Linkwood is light floral whisky and considered one of the best among its brethren. Well-known whisky critic, Michael Jackson, a former admirer of this drink, claimed that its taste is like a mixture of rose water and cherry. It combines all the qualities necessary for a classic drink: sweet malt, fruit notes, and traditional smokiness.
For further maturation, we used wonderful rose wine Marsala cask. Marsala wine was born in the eponymous West Sicilian port town in 1773. A method, similar to Spanish Criaderas y Solera, was used in the production of this wine. Here it was called “Perpetuum” and consisted of topping new wine into barrels with old wine.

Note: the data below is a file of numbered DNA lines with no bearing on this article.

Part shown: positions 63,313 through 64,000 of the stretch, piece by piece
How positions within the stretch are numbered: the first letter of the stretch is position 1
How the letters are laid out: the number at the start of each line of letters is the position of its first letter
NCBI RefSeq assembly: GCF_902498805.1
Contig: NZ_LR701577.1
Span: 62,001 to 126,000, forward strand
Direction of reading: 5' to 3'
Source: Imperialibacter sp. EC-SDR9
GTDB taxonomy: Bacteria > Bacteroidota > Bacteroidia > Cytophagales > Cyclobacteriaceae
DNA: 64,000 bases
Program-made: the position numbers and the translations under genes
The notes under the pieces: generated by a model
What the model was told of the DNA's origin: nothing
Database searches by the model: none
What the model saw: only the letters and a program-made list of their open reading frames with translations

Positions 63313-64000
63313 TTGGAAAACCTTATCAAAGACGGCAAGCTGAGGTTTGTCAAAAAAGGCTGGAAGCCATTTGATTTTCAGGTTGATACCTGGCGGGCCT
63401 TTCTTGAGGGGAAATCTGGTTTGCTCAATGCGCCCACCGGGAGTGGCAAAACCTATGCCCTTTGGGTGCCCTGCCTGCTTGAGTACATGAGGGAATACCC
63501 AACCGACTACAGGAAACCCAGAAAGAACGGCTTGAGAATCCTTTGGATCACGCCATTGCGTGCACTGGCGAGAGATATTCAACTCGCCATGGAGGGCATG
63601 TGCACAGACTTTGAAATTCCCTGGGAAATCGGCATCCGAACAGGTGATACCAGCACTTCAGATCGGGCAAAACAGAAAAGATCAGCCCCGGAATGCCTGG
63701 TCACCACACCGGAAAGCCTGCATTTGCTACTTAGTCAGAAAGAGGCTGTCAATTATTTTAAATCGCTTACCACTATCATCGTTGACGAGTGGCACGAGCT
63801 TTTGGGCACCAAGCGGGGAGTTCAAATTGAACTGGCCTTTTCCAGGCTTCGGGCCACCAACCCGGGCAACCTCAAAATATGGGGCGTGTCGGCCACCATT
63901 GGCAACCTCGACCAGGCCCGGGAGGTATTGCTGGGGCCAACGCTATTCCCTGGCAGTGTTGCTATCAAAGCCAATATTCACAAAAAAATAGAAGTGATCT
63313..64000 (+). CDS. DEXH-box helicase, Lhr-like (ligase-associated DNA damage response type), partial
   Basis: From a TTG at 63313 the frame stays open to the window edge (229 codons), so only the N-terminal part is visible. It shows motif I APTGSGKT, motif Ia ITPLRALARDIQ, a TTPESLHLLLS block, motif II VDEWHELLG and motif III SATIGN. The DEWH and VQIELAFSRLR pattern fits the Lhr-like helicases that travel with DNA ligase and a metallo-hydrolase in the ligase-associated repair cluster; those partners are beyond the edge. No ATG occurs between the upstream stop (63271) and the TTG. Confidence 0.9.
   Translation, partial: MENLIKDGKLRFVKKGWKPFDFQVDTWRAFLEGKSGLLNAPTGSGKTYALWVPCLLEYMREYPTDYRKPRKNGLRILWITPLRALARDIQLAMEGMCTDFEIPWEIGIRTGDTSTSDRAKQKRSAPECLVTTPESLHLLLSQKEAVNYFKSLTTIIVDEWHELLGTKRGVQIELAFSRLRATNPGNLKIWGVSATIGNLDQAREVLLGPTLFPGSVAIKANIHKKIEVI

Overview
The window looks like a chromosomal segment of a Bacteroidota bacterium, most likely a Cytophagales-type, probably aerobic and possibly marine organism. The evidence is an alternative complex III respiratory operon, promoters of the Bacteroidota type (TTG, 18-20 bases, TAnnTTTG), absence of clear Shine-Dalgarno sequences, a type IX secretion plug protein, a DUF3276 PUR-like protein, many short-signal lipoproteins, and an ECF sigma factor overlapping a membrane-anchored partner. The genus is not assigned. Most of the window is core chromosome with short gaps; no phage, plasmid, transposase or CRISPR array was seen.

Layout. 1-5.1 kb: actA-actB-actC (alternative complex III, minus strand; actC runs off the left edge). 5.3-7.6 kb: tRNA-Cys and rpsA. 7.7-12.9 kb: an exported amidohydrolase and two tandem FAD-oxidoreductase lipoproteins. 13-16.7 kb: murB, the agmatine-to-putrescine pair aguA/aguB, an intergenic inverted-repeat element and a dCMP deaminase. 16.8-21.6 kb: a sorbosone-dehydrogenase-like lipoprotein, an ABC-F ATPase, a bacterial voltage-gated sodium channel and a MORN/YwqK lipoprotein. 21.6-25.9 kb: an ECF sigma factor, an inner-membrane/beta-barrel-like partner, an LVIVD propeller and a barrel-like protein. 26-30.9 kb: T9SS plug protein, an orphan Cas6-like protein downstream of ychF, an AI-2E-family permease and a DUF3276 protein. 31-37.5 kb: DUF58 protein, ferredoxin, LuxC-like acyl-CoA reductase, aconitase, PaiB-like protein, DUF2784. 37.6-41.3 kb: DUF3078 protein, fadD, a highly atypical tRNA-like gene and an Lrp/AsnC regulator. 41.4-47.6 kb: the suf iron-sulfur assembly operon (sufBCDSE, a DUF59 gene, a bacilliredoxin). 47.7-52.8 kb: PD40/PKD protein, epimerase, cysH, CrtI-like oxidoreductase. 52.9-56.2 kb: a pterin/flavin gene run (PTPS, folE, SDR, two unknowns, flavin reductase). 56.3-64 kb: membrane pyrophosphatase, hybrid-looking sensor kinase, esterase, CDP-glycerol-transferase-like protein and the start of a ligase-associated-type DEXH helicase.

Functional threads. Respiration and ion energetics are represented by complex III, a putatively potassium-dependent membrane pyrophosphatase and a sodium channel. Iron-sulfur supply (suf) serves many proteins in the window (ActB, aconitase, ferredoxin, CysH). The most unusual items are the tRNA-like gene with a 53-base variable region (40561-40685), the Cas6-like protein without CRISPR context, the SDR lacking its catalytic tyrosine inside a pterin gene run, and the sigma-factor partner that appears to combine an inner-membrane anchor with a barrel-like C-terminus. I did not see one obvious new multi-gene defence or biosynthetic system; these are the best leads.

The modern style of Marsala fortified wine was created by English merchant John Woodhouse. When he arrived in Sicily, at the port of Marsala, he tasted local dry and semi-dry wines. To bring his favorite wine to his native England, Woodhouse added brandy to it. That’s how Marsala wine we know today, was produced. Already in 1776, Wodehouse created his own production, and Marsala deserved the fame of “English wine”. In 1798, after the battle of Aboukir, admiral Nelson ordered a large batch of wine from Woodhouse. He liked Marsala so much that he recommended the Commander-in-Chief of the Fleet, lord Craig, to include it in the daily diet of sailors. And after the victory in the Battle of Trafalgar, the British began to call Marsala “wine of victory.”